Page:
In 1984 General Electric began work on a Lightweight M61 cannon, which was planned as a version offering significantly lower weight than the M61A1 but retaining full interchangeability of components with the baseline weapon. The weight reduction target set for the design team was 46 lb (21 kg), and this impressed the USAF sufficiently for the service to become involved from 1988 with the funding for components to be produced for qualification testing, which was completed in 1989 and resulted in the M61A2 production weapon turning the scales at only 205 lb (93 kg). Surprisingly enough, the primary weight saving was achieved in the barrels. This was made possible by the reduced demand for cannon firing in modern warplane applications, which had permitted a reduction in magazine capacity and thereby resulted in a requirement that each barrel be capable of sustaining a continuous burst of only 600 rounds rather than the 1,000 rounds that were demanded at the time of the Vulcan’s design. Other weight savings were achieved by additional machining of forged parts to remove metal required in the forging but not needed for structural purposes, and the redesign of some castings to produce lighter versions of M61A1 parts. The opportunity was also taken to upgrade the fire-control system to the EGS (AIMGUNS) standard for an enlargement of the cannon s effective engagement envelope; to incorporate a new ammunition feed system capable of handling the original M50 series of rounds and also the new PGU-28/B SAPHEI with its option of brass or aluminium alloy cases, the latter reducing the mass of 500 rounds by 88 lb (40 kg); and to offer a choice of two barrel lengths with the standard 5 ft 0 in (1.52 mm) units replaceable by 6 ft 7 in (2.01 m) barrels.

The first application of the M61A2 was in the AIDC F-CK-1 Ching-kuo fighter of the Taiwanese air force, but the weapon was also being retrofitted in a number of Boeing (McDonnell Douglas) F/A-18C/D fighters, and was also selected as the inbuilt cannon for the F/A-18E/F Hornet and Lockheed/Boeing F-22 Rapier.

Fighting Falcon installation
Fielded in the largest numbers on the General Dynamics F-16 Fighting Falcon used by many air forces, the Vulcan installation is located in the port leading-edge root extension with the gun port on the upper surface of the extension and the transversely aligned horizontal magazine drum inboard of the gun’s breech mechanism. The whole assembly is 7 ft 6.5 in (2.30 m) long while the magazine assembly is 1 ft 10.5 in (0.57 m) in diameter and contains 512 rounds. The magazine drum is fitted with a de-linking mechanism that interfaces with two AGE external loaders and strips the links from the belted ammunition before the rounds are introduced into the magazine; the system can also be interfaced with the Linkless Ammunition Loading System for reduced turnaround time.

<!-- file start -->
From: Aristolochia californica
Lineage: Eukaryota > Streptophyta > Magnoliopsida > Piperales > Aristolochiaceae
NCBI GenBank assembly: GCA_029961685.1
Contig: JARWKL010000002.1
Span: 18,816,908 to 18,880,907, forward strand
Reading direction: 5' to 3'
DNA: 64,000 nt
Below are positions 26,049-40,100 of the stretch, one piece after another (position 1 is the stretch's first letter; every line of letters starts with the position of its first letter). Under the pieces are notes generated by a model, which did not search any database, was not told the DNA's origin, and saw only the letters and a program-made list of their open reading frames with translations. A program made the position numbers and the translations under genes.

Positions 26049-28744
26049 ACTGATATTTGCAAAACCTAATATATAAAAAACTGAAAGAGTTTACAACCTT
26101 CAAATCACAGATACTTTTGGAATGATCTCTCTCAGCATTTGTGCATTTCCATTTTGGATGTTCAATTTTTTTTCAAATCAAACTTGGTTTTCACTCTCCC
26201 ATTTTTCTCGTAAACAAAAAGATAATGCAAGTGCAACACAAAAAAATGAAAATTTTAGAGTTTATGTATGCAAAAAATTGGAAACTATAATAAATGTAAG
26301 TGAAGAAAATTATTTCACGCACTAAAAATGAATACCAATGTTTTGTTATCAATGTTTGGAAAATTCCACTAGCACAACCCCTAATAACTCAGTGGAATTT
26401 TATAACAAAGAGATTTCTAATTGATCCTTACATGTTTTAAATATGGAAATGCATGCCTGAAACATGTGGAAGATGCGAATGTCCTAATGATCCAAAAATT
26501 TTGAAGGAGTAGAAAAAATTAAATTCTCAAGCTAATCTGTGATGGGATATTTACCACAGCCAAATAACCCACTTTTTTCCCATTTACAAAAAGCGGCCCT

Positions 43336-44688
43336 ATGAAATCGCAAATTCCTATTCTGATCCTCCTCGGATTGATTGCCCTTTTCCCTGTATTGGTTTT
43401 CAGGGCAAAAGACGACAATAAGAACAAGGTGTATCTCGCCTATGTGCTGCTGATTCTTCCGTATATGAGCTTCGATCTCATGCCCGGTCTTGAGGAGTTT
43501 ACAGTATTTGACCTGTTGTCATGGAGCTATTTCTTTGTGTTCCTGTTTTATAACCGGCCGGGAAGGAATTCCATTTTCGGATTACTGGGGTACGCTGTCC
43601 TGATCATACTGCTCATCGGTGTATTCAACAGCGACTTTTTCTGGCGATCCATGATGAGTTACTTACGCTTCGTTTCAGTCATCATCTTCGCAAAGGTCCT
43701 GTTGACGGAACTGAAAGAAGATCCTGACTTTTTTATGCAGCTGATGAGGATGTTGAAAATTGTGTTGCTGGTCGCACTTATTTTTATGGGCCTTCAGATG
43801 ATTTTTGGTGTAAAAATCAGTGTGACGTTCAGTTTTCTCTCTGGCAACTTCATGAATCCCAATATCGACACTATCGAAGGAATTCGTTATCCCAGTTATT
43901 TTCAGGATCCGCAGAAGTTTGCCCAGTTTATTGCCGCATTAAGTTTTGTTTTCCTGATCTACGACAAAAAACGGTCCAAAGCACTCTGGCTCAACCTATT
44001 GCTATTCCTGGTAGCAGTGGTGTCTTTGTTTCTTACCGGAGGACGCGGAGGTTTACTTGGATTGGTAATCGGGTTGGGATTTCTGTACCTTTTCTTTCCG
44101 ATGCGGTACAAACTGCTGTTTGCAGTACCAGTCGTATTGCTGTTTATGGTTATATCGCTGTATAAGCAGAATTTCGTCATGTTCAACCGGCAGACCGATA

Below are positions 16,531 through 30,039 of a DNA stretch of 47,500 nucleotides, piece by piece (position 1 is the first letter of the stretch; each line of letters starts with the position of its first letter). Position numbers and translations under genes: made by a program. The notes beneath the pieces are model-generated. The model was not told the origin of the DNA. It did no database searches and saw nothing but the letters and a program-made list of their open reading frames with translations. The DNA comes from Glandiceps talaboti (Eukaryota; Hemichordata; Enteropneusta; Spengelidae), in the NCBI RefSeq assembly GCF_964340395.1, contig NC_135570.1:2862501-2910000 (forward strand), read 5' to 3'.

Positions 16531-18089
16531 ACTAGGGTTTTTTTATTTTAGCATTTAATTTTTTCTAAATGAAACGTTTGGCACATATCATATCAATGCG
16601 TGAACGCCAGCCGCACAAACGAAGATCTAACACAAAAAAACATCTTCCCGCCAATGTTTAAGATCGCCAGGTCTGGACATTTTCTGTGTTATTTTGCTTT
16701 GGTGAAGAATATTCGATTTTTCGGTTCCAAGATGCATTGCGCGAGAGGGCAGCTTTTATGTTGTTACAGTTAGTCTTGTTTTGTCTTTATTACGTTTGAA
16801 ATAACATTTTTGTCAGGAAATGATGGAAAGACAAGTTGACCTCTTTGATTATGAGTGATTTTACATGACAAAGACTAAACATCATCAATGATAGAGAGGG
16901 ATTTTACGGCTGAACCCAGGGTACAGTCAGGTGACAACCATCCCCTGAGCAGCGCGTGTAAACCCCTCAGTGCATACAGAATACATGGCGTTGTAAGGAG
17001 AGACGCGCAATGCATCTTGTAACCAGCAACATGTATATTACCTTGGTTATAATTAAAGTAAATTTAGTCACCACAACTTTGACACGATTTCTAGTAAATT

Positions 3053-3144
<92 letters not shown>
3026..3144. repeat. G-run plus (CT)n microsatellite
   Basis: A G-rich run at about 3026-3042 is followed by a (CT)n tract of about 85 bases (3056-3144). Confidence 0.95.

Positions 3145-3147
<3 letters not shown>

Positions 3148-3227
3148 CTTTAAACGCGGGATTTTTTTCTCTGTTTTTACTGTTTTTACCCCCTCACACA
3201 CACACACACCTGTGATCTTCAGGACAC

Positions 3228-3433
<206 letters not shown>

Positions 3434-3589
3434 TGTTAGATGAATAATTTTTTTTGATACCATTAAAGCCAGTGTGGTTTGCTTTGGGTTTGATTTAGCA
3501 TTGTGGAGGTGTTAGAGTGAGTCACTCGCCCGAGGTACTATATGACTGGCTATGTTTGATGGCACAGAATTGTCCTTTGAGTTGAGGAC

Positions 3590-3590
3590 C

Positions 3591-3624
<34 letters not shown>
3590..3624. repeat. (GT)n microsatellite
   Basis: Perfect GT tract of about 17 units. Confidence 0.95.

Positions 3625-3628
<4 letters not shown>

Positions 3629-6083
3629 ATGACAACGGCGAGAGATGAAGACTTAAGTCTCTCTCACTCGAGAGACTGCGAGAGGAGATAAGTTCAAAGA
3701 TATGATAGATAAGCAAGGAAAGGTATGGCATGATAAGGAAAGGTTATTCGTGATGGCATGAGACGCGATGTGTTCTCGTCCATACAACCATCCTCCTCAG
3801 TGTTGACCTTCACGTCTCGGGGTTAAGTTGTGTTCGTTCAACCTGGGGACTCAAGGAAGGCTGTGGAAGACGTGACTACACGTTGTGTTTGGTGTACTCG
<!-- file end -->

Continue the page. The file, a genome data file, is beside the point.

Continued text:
The same type of lightening exercise was undertaken on the F-16’s Vulcan installation as on the Boeing (McDonnell Douglas) F-15 Eagle, so the characteristics of the hydraulically powered system include a gun weight of 252 lb (114.3 kg), a double-ended (closed-loop) feed system weight of 380 lb (172.4 kg) and an ammunition weight of 528 lb (239.5 kg) for an overall weight of 1,160 lb (526.2 kg). The reliability of the installation is 15,000 mean rounds between failures, and the time required for the gun to accelerate to or decelerate from the maximum firing rate of 6,000 rounds per minute is between 0.4 and 0.45 second. An alternative rate of 4,000 rounds per minute can be selected by the pilot.


General Dynamics M61A1 Vulcan

Type: 20-mm aircraft six-barrel cannon (air-to-air and air-to-surface)

Operating system: General Electric ‘Gatling’ operation with 35 hp (26.1 kW) external electric or hydraulic power supply, right-hand de-linked or linkless feed, and electrical ignition

Ammunition: M50 series (including M53A1 API, M54 HPT, M55A1 Practice, M56 HE and M56A1 HEI) and PGU-17/B

Muzzle velocity: 3,400 ft (1036 m) per second

Rate of fire: variable up to 6,600 rounds per minute, with 4,000 or 6,000 rounds per minute generally preferred

Dimensions: length, complete 6 ft 1.8 in (1.875 m) and barrel 5 ft 0 in (1.52 m) or 76.2 calibres; diameter 1 ft 1.5 in (0.34 m)

Weight: complete weapon 265 lb (120.2 kg) including 40 lb (18.1 kg) for the motor